Healthy Children - February 2018

ExceleRate Illinois in partnership with the Illinois Department of Human Services is providing information on healthy choices. The Healthy Children, Healthy Families Project will communicate to parents, child care practitioners, and others who visit the website, the seriousness of obesity in young children and to link them to current research on the issue.

Helpful suggestions for meal planning, recipes and healthy physical activities are presented on this site for children and the health of the entire family.

New ideas are listed every month. Each month a new column on this issue of national concern is posted. It answers questions you have regarding children and healthy lifestyles -- be sure to check it out.

For more information contact the Illinois Department of Human Services at (217) 785-9336 or This email address is being protected from spambots. You need JavaScript enabled to view it.. You can also contact your local Illinois Child Care Resource and Referral Agency.

The consumer health information on childhood obesity provided by the Illinois Network of Child Care Resource and Referral Agencies on the site or by any links to other sites is for information purposes only and should not be interpreted as a recommendation for a specific treatment plan, product or course of action. This web site generally links to other sites that are informational in nature and does not link to commercial sites that are primarily intended for the sale of products or services. Use of this site or any links to other sites does not replace medical consultations with a qualified health or medical professional to meet the health and medical needs of you or a loved one. You should promptly seek professional care if you have any concern about the health of you or a loved one and you should always consult your physician before you or a loved one starts a fitness regimen.

 Healthy Eating at Home

The Importance of Family Meals

  • Family meals improve dietary quality and promote healthy weight
    • Increase intake of fruits, vegetables, grains, calcium-rich foods, protein, iron, fiber, and Vitamins A, C, E, B-6 and folate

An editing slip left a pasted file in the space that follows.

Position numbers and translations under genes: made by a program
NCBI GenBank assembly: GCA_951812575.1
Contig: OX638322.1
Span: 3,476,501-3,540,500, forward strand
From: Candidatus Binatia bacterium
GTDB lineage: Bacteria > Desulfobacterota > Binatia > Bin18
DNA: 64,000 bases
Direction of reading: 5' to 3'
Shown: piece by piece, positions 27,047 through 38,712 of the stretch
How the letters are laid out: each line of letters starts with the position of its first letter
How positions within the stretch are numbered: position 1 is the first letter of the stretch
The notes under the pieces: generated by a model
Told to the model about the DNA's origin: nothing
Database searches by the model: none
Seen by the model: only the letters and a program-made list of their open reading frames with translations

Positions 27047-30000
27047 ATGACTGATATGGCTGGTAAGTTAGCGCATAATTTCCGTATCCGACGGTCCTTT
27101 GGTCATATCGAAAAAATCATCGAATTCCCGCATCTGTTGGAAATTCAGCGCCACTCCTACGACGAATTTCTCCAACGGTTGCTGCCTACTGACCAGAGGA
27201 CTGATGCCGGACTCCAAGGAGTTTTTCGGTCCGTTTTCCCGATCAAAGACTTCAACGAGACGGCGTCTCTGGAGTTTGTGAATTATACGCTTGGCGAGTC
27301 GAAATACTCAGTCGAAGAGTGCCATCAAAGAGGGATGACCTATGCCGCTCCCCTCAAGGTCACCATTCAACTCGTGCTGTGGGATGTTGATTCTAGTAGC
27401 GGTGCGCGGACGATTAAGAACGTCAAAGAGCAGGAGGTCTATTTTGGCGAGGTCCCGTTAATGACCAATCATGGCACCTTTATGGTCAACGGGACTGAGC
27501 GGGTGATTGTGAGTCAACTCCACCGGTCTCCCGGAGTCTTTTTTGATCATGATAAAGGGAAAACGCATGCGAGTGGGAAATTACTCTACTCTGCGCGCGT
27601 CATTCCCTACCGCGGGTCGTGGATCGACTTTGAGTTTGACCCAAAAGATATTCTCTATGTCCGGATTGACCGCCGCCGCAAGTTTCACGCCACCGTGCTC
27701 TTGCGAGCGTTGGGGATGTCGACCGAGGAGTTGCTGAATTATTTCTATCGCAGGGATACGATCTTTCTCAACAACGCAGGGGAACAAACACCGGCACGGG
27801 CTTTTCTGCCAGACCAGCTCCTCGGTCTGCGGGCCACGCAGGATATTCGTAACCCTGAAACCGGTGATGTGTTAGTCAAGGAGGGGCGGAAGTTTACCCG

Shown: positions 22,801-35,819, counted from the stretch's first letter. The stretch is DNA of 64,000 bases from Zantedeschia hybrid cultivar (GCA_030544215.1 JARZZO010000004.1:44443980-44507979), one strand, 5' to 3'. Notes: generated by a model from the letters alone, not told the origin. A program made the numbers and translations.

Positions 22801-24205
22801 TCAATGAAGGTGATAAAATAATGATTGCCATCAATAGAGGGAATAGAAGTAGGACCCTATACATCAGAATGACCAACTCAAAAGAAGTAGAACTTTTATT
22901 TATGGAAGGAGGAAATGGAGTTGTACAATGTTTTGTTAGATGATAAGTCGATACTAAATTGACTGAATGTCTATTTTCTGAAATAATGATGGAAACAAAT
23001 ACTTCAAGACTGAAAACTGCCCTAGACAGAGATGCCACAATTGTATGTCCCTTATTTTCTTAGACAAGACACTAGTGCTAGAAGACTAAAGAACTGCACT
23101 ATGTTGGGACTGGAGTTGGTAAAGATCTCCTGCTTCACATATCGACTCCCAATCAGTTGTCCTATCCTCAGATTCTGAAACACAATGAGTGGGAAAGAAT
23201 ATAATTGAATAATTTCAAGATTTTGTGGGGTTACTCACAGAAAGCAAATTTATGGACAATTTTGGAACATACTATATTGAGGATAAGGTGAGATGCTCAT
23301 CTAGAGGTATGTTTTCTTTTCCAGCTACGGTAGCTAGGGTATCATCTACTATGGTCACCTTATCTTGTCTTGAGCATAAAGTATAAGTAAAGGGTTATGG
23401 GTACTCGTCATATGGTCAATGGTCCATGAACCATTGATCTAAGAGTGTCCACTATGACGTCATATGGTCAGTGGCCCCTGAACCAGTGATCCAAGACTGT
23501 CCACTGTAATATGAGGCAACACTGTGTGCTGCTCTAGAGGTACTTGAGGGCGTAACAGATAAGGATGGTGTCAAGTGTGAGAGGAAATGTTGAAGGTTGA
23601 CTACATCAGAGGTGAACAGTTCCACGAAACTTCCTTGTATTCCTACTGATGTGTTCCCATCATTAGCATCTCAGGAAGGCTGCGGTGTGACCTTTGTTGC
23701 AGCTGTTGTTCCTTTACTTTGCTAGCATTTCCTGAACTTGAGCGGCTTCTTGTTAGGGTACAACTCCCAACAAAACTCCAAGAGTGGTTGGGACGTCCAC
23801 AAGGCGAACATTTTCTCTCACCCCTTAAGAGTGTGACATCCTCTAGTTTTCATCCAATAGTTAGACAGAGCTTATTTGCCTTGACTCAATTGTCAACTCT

• Lower intake of soft drinks and snack foods
  • Family meals lower risk-taking behaviors
    • Kids who eat dinner with their families 5 times a week or more are least likely to take drugs, feel depressed, or get in trouble
  • Family meals improve family relationships and emotional health
    • Emotionally content and positive peer relationships
    • Work harder in school
    • Improved family communication and stronger family ties
  • Family meals improve academic performance
    • Improved vocabularies and reading skills
    • Improved achievement test scores
    • Higher grades

The research has shown that those who regularly have meals with their parents eat more fruits, vegetables and calcium-rich foods, ingest more vitamins and nutrients, and consume less junk food. Some of the research has shown that kids who regularly sit down to a family meal are at a lower risk for behaviors like smoking and drug and alcohol use, have a stronger family relationship and improved academic performance.

Common Objections to Cooking at Home

What are some barriers you think parents face to cooking at home?

Ask participants to share what objections they expect to hear from parents.

Possible objections/barriers:

  • “I don’t have time”
  • “I never have what I need”
  • “My family doesn’t like what I fix”
  • “It’s too expensive”
  • “I don’t know how to cook”

"I don't have time"

A healthy, balanced meal can be prepared at home in about the same amount of time that it takes to order a pizza or go through a drive-through.